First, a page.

OncoSec execs may be regretting their decision to release preliminary Phase IIb data on the combination of Merck’s Keytruda and their big pipeline play Tavo.
Researchers are reporting results for only 9 patients with metastatic melanoma at 12 weeks, and came out in a defensive posture for the 2 partial responses they tracked at that stage in KEYNOTE-695. All of the patients had seen their cancer progress after treatment with Opdivo or Keytruda in the lead study at OncoSec.
Despite its defense, and a chance to wait for 24-week data on more patients, investors bailed in an ugly rout that sent the biotech’s shares $ONCS down 57% in pre-market trading. The setback for what has been intended to be a registration study pushed shares into penny stock terrain.
OncoSec is taking a popular route in the oncology field, looking to spur an immune response among patients who aren’t durably helped by the PD-1/L1 crowd of checkpoint inhibitors. Only about 1 in 5 of those patients see a big impact from therapy, leaving a big market to address by the next-gen combo crowd.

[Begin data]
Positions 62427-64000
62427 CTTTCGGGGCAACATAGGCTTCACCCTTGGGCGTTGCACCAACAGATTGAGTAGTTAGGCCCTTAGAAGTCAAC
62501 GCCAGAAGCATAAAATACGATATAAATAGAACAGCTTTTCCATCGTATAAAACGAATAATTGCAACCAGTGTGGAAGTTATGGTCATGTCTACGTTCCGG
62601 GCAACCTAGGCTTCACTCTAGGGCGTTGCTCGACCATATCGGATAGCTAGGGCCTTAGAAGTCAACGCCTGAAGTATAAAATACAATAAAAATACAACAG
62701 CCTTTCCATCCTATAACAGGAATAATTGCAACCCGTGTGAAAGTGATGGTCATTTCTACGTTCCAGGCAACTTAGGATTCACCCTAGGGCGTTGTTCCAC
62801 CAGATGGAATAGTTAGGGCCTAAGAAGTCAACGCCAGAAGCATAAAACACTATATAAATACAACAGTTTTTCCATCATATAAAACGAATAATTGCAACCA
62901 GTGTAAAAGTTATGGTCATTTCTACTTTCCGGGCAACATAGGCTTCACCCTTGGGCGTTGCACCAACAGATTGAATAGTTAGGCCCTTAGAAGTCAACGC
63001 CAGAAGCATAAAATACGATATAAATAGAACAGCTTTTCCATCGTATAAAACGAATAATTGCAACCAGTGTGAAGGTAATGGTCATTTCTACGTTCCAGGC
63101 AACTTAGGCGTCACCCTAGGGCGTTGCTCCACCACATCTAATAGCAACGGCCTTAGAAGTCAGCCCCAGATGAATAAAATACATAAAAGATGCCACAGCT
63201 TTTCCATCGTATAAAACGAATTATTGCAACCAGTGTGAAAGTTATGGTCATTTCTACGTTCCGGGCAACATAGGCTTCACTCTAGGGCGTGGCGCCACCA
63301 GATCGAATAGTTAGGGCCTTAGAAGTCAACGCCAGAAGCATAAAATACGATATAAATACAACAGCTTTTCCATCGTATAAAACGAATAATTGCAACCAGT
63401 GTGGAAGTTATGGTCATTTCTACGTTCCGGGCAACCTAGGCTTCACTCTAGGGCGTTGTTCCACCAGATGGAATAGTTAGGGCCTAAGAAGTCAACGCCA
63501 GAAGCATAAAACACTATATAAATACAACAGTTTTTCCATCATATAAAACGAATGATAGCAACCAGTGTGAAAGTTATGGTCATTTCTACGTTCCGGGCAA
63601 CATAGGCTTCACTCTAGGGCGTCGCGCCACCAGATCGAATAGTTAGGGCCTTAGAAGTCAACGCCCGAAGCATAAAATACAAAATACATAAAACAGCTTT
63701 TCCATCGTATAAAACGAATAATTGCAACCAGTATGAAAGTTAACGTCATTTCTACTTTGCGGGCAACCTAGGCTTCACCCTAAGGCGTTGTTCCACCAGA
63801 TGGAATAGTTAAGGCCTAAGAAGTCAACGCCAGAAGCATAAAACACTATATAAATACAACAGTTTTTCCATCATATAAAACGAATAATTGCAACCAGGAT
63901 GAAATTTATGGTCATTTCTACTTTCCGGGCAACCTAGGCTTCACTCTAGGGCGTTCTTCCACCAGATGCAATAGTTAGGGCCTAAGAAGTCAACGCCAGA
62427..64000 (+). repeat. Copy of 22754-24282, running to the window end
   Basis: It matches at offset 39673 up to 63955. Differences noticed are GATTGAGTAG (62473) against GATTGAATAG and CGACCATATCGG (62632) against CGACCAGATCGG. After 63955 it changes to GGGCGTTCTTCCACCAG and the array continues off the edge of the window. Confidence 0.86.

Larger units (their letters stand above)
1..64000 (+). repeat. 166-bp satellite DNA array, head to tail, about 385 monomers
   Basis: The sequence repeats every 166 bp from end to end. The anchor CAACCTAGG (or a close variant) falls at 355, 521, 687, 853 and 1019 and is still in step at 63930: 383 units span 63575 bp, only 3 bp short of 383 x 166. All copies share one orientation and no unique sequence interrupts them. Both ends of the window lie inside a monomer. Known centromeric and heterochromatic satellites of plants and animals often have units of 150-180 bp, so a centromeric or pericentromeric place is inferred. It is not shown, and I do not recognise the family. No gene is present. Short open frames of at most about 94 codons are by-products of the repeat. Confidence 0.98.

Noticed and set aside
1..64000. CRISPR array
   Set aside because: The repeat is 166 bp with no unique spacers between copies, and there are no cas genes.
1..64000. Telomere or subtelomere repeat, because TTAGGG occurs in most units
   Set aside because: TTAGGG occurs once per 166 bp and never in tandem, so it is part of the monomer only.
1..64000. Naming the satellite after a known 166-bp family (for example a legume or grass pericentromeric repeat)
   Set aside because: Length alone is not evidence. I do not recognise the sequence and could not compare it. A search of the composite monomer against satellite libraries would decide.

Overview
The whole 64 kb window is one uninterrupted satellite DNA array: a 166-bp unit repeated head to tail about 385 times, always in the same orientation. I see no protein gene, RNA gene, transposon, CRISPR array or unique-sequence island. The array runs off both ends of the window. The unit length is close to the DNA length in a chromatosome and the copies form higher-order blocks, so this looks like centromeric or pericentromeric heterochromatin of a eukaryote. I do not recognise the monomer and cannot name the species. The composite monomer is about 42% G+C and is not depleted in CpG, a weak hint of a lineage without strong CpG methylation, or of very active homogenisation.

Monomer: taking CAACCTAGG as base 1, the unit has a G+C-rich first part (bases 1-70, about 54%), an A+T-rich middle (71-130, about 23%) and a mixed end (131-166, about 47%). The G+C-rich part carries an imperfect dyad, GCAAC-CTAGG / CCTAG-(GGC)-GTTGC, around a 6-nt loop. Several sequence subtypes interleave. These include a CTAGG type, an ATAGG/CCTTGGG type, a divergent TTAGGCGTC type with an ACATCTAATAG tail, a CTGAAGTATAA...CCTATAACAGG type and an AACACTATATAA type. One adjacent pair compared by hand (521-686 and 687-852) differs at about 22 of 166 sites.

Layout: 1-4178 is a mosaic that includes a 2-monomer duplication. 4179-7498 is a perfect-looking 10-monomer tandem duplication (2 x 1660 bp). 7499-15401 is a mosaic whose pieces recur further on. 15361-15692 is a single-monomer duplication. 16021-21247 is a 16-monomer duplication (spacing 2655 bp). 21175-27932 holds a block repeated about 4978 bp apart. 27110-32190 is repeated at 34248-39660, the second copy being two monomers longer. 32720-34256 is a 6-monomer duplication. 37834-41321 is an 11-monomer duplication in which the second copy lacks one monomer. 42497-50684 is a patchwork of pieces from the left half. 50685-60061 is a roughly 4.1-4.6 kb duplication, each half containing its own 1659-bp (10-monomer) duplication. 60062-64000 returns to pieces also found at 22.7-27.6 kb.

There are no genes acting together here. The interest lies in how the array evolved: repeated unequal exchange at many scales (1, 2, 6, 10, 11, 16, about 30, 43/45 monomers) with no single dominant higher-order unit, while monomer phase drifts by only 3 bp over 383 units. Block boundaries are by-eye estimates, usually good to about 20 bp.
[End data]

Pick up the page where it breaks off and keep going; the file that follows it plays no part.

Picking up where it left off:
OncoSec, though, only managed to raise doubts about its approach, though the game is far from over. A total of 21 patients have been recruited for the study.
OncoSec and Merck hammered out their collaboration on this in 2017, then followed up last spring with an agreement to expand into breast cancer.
“There is currently no approved therapy for the KEYNOTE-695 patient population. A 10% response rate is considered meaningful in this cohort, since this is about what we expect with additional chemotherapy, however, such responses lack durability. The preliminary tumor responses (22% BORR and 33% DCR) and supporting immune data observed here for the first time are important,” said Adil Daud, a professor at the UCSF Helen Diller Family Comprehensive Cancer Center.
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